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Showing 1-10 of 25 reviews(verified purchases). See all 35 reviews
on 8 October 2017
I had absolutely no idea what to expect when I started reading this book. I was quite impressed that an American author could so accurately write as if he were a ‘terribly English’ servant of an aristocrat, whose aim in life had always been to serve and protect his master. It reminded me of ‘Jeeves and Wooster’, for Charlie is obviously far more intelligent and resourceful than his master but still served him diligently. That is, until he finds himself in a situation in Africa that completely removes him from his master. Now, he discovers there is more to life than being a servant. He finds love and learns about the precarious life of the Maasi and other African tribes.

Although essentially a story about discovery of other cultures and the joy of love, the author skilfully displays the horrors of the slave trade. This is a story that will make you giggle but will also pull your heart strings and make you ache for all those unknown people who suffered so much.

A brilliantly written and sensitive write from an author who has researched thoroughly but can also touch the heart with his portrayal of a man who has never known such a woman existed and couldn’t help but become devoted to her.
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on 16 June 2017
Laugh out loud funny and moving at times. Loved it.
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on 13 May 2017
C W Lovatt has a natural flair for writing and this series of books shows him at his best in my opinion.
It's extremely well researched and had me laughing out loud at times.
Highly recommended.
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on 12 August 2016
Amusing and entertaining. Unusual style of writing. Looking forward to the next instalment of his adventures.
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A totally wonderful rip roaring adventure yarn, with a wonderfully funny larger than life hero (or is Charlie an anti hero??) An exciting page turner of tale that brings to mind the adventure books we read as kids....yet with adult twists...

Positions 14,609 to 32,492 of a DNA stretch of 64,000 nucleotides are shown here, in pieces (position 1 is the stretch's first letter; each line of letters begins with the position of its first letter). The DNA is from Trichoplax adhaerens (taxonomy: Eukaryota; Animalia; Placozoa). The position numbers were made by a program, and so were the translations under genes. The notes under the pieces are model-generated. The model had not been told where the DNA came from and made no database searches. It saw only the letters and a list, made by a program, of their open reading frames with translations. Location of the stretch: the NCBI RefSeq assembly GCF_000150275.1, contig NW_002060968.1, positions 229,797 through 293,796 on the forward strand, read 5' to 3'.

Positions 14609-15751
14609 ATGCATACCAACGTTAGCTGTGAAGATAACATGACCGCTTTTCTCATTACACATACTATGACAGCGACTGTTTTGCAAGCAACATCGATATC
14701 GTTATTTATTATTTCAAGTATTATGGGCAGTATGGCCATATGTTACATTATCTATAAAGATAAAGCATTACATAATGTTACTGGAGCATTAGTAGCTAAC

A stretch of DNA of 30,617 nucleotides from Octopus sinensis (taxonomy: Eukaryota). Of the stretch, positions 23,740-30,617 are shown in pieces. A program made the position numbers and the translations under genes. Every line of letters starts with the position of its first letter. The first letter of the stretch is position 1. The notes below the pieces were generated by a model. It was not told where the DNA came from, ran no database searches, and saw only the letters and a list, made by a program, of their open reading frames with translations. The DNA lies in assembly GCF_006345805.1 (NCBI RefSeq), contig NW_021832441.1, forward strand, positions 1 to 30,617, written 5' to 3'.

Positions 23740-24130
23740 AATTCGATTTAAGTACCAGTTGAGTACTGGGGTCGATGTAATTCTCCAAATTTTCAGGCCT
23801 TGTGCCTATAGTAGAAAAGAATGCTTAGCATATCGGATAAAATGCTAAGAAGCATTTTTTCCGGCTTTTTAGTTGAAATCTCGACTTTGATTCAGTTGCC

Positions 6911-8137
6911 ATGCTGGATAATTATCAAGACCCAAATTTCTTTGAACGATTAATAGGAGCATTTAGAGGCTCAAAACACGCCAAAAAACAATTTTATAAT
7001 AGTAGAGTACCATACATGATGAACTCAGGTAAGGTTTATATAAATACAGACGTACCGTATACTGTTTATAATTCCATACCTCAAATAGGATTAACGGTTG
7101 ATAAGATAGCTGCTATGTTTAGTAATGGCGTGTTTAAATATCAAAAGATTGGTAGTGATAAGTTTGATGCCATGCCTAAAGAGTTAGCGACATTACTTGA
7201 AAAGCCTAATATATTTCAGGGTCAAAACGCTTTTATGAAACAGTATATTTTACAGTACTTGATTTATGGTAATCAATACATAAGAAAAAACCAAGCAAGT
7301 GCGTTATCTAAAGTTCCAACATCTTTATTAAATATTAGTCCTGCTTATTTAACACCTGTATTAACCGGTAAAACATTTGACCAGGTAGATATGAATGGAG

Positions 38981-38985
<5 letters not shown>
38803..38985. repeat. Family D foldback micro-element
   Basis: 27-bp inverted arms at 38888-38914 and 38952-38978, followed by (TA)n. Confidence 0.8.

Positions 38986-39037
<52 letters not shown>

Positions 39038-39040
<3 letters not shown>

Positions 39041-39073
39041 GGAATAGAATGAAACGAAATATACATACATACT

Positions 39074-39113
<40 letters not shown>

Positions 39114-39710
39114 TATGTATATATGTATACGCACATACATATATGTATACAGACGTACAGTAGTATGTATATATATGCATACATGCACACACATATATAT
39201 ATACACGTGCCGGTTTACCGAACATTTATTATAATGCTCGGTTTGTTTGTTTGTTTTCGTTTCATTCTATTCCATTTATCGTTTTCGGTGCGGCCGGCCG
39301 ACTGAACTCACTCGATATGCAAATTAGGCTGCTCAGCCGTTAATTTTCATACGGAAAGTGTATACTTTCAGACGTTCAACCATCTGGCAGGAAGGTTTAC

"And may you have much jigga-jiggling in the making of your sons," she continued.
"Oh think nothing of...pardon?"
"And may your toes curl often in ecstasy."
"Now see here!"
"And may your balls be filled with much.."
"Silence!" I hissed, too scandalised for any other words.
The book is made gloriously authentic to it's era by being totally lacking in political correctness, which makes refreshing change and it delightfully pokes fun at stereotypical English people of the era.
A triumph of a book. I would recommend it to anyone who loves an adventure (and who doesn't!)
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on 6 April 2016
no comment
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on 21 February 2016
Amusing in places, sad in places. Worth a read and worth buying the next book in the series.
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on 8 February 2016
entertaining
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on 7 February 2016
I really enjoyed this little adventure. Definitely has hints of Flasman in terms of historical interest, the lingo of the era and some non-PC thinking likely to have been in play at the time. The main difference is that Smithers has redeeming features like bravery and kindness which Flashman tends not to. Forgetting Flashman comparisons and you're left with a very entertaining period adventure and I certainly want to read more.
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on 19 January 2016
More please
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